The Cold Atom Laboratory consists of two standardized containers that will be installed on the International Space Station. The larger container is called a “quad locker,” and the smaller container is called a “single locker.” The quad locker contains CAL’s physics package or the compartment where CAL will produce clouds of ultra-cold atoms. Credit: NASA/JPL-Caltech/Tyler Winn. Source: NASA Cold Atom Laboratory webpage

Research done on CAL can also have practical applications, such as making improvements to atomic clock technologies, which are used in spacecraft navigation, as well as the GPS satellites that provide navigation information to devices like smartphones. CAL research could also lead to improvements to quantum sensors used for remote sensing on spacecraft. These sensors can be used for a variety of applications, including monitoring Earth’s changing climate and remotely studying the internal makeup of planets and asteroids.

NASA’s Cold Atom Lab: The Coolest Experiment in the Universe

The “true” Coldest Known Place in the Universe

According to the Guinness Book of World Records, besides laboratory-created temperatures, “the coldest place in the universe is in the Boomerang Nebula, a cloud of dust and gases 5,000 light years from Earth. It has a temperature of -272°C (-457.6°F). It is formed by the rapid expansion of gas and dust flowing away from its central aging star. This cold region of the nebula was discovered in 1995 by astronomers using from data obtained by the 49 ft wide Swedish-European Space Observatory-Submillimeter radio telescope in La Silla, Chile. In the areas coldest spots, the gases are believed to be expanding at 370,000 mph (595,457 km/h or 165,404.8 meters per second).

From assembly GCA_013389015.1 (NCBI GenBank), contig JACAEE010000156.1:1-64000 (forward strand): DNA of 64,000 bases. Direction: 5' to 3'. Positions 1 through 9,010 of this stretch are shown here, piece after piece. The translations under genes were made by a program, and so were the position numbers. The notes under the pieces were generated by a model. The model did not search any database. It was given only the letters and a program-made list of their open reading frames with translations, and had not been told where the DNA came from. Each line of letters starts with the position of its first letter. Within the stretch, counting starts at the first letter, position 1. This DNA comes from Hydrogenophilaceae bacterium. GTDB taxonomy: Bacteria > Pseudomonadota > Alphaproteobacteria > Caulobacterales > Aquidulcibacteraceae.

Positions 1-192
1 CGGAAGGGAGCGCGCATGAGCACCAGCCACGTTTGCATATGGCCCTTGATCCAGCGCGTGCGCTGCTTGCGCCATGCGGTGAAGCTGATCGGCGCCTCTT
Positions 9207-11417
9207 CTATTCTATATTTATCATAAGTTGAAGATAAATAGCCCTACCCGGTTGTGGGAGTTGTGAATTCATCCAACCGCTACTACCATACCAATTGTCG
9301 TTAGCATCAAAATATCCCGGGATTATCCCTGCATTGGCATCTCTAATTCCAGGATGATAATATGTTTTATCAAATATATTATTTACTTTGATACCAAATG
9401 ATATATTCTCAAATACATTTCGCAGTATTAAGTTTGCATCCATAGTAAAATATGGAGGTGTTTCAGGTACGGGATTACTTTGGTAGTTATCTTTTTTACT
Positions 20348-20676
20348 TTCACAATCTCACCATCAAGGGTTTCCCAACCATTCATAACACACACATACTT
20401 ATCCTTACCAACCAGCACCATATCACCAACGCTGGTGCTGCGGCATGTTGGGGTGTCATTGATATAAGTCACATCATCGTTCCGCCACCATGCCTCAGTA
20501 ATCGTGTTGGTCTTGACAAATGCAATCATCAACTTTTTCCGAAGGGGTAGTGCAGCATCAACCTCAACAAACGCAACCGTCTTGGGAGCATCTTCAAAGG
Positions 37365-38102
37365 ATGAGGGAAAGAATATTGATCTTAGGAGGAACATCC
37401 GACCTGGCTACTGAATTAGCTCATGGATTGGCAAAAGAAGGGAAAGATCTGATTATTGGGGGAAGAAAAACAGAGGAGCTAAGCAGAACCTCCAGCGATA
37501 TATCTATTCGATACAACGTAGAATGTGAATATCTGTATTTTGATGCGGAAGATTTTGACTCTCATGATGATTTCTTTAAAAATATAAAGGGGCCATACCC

Boomerang Nebula - the true coldest known place in the Universe
Boomerang Nebula – the “true” coldest known place in the Universe. Image: Hubble Space Telescope web site

Notes

  1. Absolute zero is the lower limit of any possible temperature. Nothing can be cooler than it – in fact, it is unreachable. More scientifically, it is the lower limit of the thermodynamic temperature scale, a state at which the enthalpy and entropy of a cooled ideal gas reach its minimum value, taken as 0. Absolute zero is the point at which the fundamental particles of nature have minimal vibrational motion, retaining only quantum mechanical, zero-point energy-induced particle motion. It is taken as -273.15°C (−459.67°F), which is determined by extrapolating the ideal gas law. The corresponding Kelvin and Rankine temperature scales set their zero points at absolute zero by definition.
  2. A Bose-Einstein condensate (BEC) is a state of matter of a dilute gas of bosons cooled to temperatures very close to absolute zero.Notes 1 Under such conditions, a large fraction of bosons occupy the lowest quantum state, at which point microscopic quantum phenomena, particularly wavefunction interference, become apparent. A BEC is formed by cooling a gas of extremely low density, about one-hundred-thousandth the density of normal air, to ultra-low temperatures. This state was first predicted, generally, in 1924-25 by the Indian physicist Satyendra Nath Bose (1 January 1894 – 4 February 1974) and Albert Einstein.

Sources